You've reached your monthly limit of free articles.
To read the full article, please subscribe.
Get unlimited access. Support Worldcrunch's unique mission:
  • Exclusive coverage from the world's top sources, in English for the first time.
  • Insights from the widest range of perspectives, languages and countries
  • Affordable monthly / yearly plans. Cancel anytime.
Already a subscriber? Log in

When the world gets closer, we help you see farther

Sign up to our expressly international daily newsletter!
Ideas

Rishi Sunak May Become Britain's First Hindu Prime Minister — A Lesson For India

Rishi Sunak, a Hindu of Indian origin, is in the running to become the UK's next prime minister. His religion has not factored at all into debates — a fierce contrast to a religiously divided India.

Rishi Sunak speaking with India's Finance Minister in October 2020

Kancha Ilaiah Shepherd*

This article was updated on October 23 at 5:45 p.m. EST

-Analysis-

NEW DELHI — Rishi Sunak, a British politician of Indian origin, is now the clear frontrunner to be the next prime minister of the United Kingdom after Boris Johnson''s announcement that he won't seek the leadership of the Conservative party following the resignation of Prime Minister Liz Truss.

Sunake is the most recent person of Indian descent in the West to try to reach the political pinnacle, coming on the heels of Kamala Harris’s arrival as U.S. vice president.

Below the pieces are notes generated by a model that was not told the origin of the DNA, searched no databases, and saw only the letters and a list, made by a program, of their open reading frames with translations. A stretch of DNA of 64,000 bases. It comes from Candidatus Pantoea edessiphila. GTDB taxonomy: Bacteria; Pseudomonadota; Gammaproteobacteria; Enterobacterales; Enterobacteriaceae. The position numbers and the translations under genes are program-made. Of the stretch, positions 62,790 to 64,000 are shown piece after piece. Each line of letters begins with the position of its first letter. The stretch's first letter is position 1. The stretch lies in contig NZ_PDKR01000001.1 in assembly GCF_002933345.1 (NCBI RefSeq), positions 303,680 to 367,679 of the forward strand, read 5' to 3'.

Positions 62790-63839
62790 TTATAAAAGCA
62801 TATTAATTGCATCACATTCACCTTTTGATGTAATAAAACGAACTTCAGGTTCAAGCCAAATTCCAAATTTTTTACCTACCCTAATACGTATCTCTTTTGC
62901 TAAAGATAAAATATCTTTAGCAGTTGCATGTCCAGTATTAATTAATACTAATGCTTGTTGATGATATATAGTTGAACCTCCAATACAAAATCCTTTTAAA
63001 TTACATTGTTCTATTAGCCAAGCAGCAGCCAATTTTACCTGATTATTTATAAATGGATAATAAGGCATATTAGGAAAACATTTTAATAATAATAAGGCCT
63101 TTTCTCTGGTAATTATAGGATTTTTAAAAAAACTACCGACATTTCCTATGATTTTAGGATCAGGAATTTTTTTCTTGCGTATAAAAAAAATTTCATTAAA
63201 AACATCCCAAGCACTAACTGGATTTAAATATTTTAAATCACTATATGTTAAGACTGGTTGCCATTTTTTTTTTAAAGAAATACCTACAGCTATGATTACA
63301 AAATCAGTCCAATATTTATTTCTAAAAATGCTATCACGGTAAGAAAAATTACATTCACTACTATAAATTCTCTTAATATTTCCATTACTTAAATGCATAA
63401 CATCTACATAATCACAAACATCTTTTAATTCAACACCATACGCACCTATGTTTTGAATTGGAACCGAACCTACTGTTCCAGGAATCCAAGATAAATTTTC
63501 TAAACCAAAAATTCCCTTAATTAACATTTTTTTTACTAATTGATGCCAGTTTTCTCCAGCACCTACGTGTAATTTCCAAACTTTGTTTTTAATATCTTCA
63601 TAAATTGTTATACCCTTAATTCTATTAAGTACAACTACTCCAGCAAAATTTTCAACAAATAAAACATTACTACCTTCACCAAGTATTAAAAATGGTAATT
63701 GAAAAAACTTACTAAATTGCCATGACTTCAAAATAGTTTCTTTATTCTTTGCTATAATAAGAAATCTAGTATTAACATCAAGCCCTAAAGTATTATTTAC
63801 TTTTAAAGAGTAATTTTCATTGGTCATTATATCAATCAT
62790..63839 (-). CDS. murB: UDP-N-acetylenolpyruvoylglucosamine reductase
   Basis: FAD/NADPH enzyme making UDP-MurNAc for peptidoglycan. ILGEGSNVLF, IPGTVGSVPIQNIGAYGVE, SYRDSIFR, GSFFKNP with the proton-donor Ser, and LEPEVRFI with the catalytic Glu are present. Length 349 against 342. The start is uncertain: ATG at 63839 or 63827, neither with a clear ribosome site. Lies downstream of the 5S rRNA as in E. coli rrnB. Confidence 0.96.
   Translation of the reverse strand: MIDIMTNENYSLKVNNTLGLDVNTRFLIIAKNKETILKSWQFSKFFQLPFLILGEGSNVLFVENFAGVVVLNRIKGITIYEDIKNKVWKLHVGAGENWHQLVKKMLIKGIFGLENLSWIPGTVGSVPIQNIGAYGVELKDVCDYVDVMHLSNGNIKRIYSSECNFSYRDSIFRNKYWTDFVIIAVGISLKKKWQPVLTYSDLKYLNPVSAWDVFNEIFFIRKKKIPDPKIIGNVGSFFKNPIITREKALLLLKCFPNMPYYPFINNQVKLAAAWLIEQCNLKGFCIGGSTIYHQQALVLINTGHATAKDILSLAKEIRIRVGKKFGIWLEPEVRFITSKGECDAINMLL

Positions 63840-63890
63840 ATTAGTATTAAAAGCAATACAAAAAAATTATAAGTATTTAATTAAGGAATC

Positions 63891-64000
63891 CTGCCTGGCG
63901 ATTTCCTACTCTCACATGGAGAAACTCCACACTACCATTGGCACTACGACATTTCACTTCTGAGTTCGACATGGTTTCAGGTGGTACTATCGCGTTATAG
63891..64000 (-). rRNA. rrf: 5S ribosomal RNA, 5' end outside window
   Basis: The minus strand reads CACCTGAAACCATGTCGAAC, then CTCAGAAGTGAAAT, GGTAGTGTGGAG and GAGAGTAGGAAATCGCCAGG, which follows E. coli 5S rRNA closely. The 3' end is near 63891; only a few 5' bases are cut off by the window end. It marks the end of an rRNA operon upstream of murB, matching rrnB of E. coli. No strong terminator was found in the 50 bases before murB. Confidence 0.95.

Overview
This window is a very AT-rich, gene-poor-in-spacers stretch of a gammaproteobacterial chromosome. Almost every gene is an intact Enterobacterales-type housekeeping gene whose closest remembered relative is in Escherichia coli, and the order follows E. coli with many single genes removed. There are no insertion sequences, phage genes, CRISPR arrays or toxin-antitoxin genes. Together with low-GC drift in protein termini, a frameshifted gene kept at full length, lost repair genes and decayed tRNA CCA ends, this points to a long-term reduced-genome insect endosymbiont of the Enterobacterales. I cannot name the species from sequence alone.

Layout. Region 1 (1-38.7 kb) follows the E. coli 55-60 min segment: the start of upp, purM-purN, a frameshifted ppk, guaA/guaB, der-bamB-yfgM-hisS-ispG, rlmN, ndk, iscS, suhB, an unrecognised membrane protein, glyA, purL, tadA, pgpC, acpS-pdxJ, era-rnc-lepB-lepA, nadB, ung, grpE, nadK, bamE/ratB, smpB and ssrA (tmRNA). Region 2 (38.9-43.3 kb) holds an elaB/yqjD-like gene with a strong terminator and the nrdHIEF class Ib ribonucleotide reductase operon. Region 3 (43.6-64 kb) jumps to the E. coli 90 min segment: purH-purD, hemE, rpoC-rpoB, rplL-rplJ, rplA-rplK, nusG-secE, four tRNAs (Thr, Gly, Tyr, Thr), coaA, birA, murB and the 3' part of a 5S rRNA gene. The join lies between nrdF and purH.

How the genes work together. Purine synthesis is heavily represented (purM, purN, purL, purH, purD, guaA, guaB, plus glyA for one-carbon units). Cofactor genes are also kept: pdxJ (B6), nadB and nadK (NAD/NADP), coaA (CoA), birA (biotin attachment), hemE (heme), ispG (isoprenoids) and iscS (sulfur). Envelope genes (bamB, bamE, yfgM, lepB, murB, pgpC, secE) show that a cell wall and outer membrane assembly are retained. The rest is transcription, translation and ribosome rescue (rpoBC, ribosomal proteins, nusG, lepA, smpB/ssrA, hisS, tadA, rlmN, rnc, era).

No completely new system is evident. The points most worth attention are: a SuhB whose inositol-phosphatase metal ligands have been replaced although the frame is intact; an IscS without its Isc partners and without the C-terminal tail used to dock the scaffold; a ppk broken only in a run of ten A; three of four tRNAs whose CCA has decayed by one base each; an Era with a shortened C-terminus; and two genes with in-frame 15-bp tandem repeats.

Britain was once the colonial master of India. From an Indian point of view, the British prime minister is the historical political head of an empire of exploitation – and also, let us remember, an empire of reform. Were it not for British colonial rule, and the rights-oriented struggle for freedom against it, India would not have become a democratic, constitutional republic in 1947, however loudly we claim that the roots of our democracy lie in our ancient structures, whether Hindu or Buddhist.

All major aspects of our freedom struggle and colonial life were linked to the British political system. Particularly from the beginning of the 20th century, Indians considered the British prime minister the symbol of colonial rule, the man to revile or to appeal to.

Given this historical context, that a man of Indian origin stands a realistic chance of becoming the British prime minister shows how the world is changing.

Keep reading...Show less

When the world gets closer, we help you see farther

Sign up to our expressly international daily newsletter!
You've reached your monthly limit of free articles.
To read the full article, please subscribe.
Get unlimited access. Support Worldcrunch's unique mission:
  • Exclusive coverage from the world's top sources, in English for the first time.
  • Insights from the widest range of perspectives, languages and countries
  • Affordable monthly / yearly plans. Cancel anytime.
Already a subscriber? Log in
THE LATEST
FOCUS
TRENDING TOPICS

Central to the tragic absurdity of this war is the question of language. Vladimir Putin has repeated that protecting ethnic Russians and the Russian-speaking populations of Ukraine was a driving motivation for his invasion.

Yet one month on, a quick look at the map shows that many of the worst-hit cities are those where Russian is the predominant language: Kharkiv, Odesa, Kherson.

Watch VideoShow less
MOST READ